If you have ever travelled on an airplane and have an inquisitive mind, you may have wondered why airplane windows are oval shaped. Couldn’t they have come in any other shape – square, rectangle, or what have you?
It turns out there’s a very important reason for that. At a time, airplanes had square windows, but the unsuitability of this was learnt the hard way.
In one of the first major crash investigations in aviation history which occurred on January 10 1954 and involved a de Havilland Comet – the world’s first set of commercial jetliners – the wreckage of which was lifted from the seafloor off Elba (an island in the Mediterranean sea, off the coast of Italy), and re-assembled after it began to plunge out of the sky for unknown reasons.
Investigations later revealed that the pressurised cabin had burst from cracks emanating from window corners. It so happened that the windows of the de Havilland comet were square, and as an aircraft rises from seal level to cruising altitude, its fuselage (that is, an aircraft’s main body that holds cargo and crew) has to hold in a lot of pressure, which makes it bend slightly. It was this repeated bending overtime as the aircraft made successive journeys – called metal fatigue – that led to the cracks around its windows, and its eventual disastrous crash.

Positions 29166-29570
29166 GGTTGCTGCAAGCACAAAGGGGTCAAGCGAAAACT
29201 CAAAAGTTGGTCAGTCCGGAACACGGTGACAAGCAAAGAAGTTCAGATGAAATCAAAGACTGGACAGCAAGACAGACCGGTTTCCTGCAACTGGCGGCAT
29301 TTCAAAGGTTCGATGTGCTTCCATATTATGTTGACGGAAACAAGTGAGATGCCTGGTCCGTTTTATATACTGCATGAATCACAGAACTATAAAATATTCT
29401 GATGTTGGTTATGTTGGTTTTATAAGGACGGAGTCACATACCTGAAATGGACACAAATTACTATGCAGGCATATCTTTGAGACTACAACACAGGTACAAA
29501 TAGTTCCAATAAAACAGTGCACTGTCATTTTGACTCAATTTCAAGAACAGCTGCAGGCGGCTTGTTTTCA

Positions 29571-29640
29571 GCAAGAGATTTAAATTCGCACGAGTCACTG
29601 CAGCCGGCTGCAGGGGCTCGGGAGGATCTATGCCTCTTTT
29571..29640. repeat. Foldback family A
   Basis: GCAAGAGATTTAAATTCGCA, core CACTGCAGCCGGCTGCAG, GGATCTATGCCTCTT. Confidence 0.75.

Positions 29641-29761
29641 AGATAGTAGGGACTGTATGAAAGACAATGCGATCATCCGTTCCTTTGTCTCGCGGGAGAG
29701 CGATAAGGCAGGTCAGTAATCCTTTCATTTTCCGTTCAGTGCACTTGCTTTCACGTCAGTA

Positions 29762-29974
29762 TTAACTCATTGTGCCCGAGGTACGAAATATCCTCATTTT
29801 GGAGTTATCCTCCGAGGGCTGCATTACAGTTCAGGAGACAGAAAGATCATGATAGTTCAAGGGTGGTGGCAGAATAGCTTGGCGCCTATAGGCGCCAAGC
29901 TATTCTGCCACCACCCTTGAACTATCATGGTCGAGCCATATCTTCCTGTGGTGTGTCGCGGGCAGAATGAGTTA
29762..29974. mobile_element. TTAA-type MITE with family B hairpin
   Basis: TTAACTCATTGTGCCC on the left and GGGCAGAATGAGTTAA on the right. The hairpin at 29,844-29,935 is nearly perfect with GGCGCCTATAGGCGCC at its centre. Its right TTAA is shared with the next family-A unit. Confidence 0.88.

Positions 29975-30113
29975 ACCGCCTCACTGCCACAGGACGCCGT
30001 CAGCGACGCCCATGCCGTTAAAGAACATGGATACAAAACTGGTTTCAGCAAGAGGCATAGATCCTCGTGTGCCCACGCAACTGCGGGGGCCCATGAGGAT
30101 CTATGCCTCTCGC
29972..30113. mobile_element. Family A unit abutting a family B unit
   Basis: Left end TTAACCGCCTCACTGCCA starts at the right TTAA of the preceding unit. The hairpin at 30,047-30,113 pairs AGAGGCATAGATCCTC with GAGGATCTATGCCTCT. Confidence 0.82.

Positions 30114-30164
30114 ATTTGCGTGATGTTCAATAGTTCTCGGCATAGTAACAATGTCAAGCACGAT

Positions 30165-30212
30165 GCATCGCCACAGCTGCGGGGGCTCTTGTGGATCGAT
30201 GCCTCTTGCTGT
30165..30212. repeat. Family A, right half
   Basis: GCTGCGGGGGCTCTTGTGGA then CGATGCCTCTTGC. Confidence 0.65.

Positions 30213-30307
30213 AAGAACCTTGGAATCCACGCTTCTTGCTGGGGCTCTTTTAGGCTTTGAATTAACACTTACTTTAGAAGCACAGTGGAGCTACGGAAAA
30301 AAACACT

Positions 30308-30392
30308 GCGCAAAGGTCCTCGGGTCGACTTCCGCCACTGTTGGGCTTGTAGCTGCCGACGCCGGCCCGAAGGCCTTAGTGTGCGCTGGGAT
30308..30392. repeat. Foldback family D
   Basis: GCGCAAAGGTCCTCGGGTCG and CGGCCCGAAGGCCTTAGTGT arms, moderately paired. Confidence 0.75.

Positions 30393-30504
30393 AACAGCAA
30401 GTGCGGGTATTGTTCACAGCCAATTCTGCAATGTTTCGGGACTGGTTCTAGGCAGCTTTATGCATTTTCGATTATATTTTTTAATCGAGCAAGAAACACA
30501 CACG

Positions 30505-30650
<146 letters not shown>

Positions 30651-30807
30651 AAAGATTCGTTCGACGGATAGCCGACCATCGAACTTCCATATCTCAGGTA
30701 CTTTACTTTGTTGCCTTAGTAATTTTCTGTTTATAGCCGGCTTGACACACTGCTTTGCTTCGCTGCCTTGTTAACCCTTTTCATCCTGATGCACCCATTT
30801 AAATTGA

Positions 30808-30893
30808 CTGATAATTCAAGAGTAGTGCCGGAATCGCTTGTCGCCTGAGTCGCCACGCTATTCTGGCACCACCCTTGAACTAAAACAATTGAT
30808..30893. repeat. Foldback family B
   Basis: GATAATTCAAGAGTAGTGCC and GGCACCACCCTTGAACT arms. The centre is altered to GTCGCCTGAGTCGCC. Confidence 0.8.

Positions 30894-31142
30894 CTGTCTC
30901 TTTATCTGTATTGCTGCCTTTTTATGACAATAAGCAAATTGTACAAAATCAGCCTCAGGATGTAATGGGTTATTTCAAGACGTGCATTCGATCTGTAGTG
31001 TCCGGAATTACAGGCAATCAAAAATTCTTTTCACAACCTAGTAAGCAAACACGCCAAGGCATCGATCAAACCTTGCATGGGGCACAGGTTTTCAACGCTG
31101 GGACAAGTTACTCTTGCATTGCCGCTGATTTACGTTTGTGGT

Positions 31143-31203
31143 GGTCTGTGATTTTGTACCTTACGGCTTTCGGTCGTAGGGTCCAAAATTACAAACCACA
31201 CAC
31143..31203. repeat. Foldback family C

Learning from this, airplane models from that time onward came to be designed with windows that could withstand such repeated pressure. And as airplanes became more modern, and capable of flying at even higher altitudes, the pressure difference between the cabin and outside air became even much greater. Hence, the window shape became ever more crucial in preventing the level of stress from raising so high that it would crack.
And this, curious minds is the stripped-down story of how airplanes came to have oval-shaped windows that have characterised them to this day.